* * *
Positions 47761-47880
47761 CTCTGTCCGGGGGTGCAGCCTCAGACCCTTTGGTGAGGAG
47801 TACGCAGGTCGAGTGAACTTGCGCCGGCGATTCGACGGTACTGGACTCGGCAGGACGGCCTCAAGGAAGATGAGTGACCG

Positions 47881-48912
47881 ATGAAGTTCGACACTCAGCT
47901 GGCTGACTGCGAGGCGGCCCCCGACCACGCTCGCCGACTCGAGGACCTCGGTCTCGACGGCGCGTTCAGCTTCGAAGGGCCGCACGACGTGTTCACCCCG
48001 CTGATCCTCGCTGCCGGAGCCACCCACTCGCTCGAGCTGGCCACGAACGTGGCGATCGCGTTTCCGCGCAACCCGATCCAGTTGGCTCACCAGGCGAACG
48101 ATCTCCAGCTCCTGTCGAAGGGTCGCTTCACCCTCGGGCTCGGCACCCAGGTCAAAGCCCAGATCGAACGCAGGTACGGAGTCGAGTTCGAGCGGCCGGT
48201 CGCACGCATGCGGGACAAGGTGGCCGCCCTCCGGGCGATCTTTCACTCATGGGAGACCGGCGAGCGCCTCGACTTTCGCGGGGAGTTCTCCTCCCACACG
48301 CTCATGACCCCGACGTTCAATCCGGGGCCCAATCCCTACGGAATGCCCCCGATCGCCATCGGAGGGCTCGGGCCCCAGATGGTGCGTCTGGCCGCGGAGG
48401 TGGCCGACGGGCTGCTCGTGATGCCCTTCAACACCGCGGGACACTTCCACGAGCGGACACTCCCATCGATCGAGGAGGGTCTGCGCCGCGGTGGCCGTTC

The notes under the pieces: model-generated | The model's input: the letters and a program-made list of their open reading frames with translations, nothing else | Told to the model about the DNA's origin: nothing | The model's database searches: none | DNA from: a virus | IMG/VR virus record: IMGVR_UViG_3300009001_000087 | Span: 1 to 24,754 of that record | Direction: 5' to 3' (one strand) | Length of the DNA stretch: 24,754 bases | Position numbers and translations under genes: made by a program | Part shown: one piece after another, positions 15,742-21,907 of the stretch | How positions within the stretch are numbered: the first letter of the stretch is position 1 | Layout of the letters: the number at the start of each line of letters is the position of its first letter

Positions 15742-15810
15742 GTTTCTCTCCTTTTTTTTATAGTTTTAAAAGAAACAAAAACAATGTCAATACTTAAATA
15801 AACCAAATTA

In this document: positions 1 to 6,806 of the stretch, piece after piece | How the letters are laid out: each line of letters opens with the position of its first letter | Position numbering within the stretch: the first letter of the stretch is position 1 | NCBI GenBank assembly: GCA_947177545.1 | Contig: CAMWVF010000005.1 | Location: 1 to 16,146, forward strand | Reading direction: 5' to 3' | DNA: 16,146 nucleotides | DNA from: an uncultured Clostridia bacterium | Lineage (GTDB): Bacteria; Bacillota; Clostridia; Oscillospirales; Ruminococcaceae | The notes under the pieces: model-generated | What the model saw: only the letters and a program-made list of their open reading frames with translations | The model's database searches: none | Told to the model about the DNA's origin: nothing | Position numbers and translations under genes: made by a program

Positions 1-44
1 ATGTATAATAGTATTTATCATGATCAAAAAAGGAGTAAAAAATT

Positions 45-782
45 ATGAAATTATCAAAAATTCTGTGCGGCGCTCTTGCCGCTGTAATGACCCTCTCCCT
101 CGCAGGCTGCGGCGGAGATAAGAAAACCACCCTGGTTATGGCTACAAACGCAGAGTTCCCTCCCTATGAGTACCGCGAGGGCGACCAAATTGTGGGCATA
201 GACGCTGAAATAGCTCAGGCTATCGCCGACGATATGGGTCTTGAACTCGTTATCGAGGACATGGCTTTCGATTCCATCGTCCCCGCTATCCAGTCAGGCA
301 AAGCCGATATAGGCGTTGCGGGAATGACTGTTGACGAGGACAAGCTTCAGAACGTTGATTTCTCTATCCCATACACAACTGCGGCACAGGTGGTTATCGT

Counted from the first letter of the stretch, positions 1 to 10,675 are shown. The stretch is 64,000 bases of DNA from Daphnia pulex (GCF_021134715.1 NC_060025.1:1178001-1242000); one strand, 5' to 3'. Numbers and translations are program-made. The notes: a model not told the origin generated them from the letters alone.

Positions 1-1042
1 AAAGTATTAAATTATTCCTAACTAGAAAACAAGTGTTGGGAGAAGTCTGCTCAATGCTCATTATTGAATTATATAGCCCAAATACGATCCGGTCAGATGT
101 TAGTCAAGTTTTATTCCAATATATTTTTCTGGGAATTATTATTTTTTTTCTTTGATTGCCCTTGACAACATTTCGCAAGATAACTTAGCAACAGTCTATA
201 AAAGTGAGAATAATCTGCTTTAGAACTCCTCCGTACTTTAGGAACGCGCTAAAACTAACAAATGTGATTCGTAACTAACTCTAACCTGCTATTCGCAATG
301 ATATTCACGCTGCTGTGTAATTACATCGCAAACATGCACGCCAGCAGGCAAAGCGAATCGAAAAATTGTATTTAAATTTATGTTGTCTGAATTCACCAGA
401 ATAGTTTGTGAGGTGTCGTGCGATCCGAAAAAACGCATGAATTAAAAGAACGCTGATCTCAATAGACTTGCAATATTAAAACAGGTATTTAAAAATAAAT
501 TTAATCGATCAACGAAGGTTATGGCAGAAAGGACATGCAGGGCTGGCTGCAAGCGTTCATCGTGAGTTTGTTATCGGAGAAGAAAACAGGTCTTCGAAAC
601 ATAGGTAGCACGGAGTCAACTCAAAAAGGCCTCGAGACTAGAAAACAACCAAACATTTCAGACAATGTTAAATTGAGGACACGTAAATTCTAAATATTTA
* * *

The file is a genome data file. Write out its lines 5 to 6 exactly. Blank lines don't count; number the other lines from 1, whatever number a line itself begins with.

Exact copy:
47881 ATGAAGTTCGACACTCAGCT
47901 GGCTGACTGCGAGGCGGCCCCCGACCACGCTCGCCGACTCGAGGACCTCGGTCTCGACGGCGCGTTCAGCTTCGAAGGGCCGCACGACGTGTTCACCCCG